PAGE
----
Key points to start car quick on first sulff/sluff in snow
It is a common phenomenon that during winter season when we are about to go somewhere like to drop our children to school, going to office or to perform any other task. When we are about to start our car in emergency, it stuck and after multiple efforts we are unable to move. It is a condition which we usually face during winter season, when almost each thing get freeze due to severe weather conditions. Usually the temperature goes down below minus degrees by making it difficult to operate automobiles smoothly. There are three major reasons when cars are not starting up in cold weather.
Reason # 1 – Gasoline, like any other liquid, evaporates less when it is cold.
We have seen this time & again, if we pour water onto a hot sidewalk it will evaporate a lot faster than it will from a cooler place like a shady sidewalk. When it gets really cold, gasoline evaporates slowly so it is harder to burn it (the gasoline must be vaporized to burn). Sometimes we see people spray ether into their engines in cold weather to help them start because ether evaporates better than gasoline in cold weather.
Reason # 2 – Oil gets a lot thicker in cold weather.
As we know that cold pancake syrup or honey from the refrigerator is thicker than hot syrup or honey. Oil performs the same function. So when we try to start a cold engine, the engine has to push around the cold sticky oil which makes it harder for the engine to spin. In really cold places people must use synthetic motor oils because these oils stay liquid in cold temperatures.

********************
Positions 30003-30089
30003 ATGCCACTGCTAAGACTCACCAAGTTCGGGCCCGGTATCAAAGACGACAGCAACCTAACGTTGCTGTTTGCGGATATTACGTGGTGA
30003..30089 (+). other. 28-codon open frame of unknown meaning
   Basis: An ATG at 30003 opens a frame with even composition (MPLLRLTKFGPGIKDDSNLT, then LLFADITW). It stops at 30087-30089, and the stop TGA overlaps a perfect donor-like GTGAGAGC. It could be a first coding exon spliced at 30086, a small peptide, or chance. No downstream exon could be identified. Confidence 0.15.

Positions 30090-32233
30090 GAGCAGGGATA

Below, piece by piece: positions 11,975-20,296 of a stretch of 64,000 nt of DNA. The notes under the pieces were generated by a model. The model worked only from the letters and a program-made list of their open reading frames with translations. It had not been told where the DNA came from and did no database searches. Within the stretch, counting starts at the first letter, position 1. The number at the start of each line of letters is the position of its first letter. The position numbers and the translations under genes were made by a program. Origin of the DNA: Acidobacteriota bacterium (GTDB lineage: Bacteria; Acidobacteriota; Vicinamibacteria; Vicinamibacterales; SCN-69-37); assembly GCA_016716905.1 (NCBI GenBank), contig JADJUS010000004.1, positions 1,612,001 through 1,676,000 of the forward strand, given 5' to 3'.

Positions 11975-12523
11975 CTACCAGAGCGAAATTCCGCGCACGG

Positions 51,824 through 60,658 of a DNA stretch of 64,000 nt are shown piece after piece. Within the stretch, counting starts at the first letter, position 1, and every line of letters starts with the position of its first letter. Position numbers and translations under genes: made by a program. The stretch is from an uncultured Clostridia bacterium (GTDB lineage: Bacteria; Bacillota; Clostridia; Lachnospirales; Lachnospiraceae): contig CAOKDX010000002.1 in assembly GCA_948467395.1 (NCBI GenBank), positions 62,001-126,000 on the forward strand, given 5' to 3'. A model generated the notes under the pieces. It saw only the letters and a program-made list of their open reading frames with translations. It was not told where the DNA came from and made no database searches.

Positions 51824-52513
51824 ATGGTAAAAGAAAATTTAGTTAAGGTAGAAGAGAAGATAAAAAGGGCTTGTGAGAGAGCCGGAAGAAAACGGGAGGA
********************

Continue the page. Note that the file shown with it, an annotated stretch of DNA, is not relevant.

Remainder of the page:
Reason # 3 – Batteries have problems in cold weather, too.
A battery which is full of chemicals that produces electrons. The chemical reactions inside batteries take place more slowly when the battery is cold, so the battery produces fewer electrons. The starter motor therefore has less energy to work with when it tries to start the engine, and this causes the engine to crank slowly.
Tips for getting the car started in the cold weather:
- Understanding why the car won’t start
Before discussing other things, it’s important to know why the cold is keeping your motor from running efficiently. First, low temperatures cause the chemical process that occurs in your car’s battery to stall, meaning you get less power after triggering the ignition process. This, coupled with the fact that your car’s oil gets thicker when cold, is what stopping your car from starting
- Tickle the pedal just right
Believe it or not, there really is a ‘knack’ to getting your car started when the conditions are all wrong. Of course this is not guaranteed to work all the time, but it’s worth trying to get that engine started by using a few simple techniques that might work when you’ve exhausted all other options. This process is known as ‘Coaxing the Engine,’ and you do this by depressing the accelerator pedal just once before releasing it. This coaxes a small amount of fuel into the intake and in some cases can actually trigger the engine into start position. However, this method only works with engines that feature carburetors and not fuel-injected vehicles.
- Push it hard, but not too hard
One should ease off their car battery if it simply refuses to start in the cold. Pushing your vehicle too far can really damage the starting process and when that happens you’re going to get nowhere. If you’re having real difficulty it’s best to give the battery and engine a break before starting again.
- Can you actually get into your car?
It is obvious that you aren’t going to have much luck getting your engine started if your vehicle is frozen shut. That’s not rocket science, that’s just common sense. This sounds odd but it seems that if you rub half a raw onion over your windshield and locks the night before, it can help drastically reduce the chances of freezing them over solid. Cleaning cloths soak in rubbing alcohol can help get frozen wiper blades unstuck, while heating your car key over a lighter or stove for a moment can help melt icy car locks.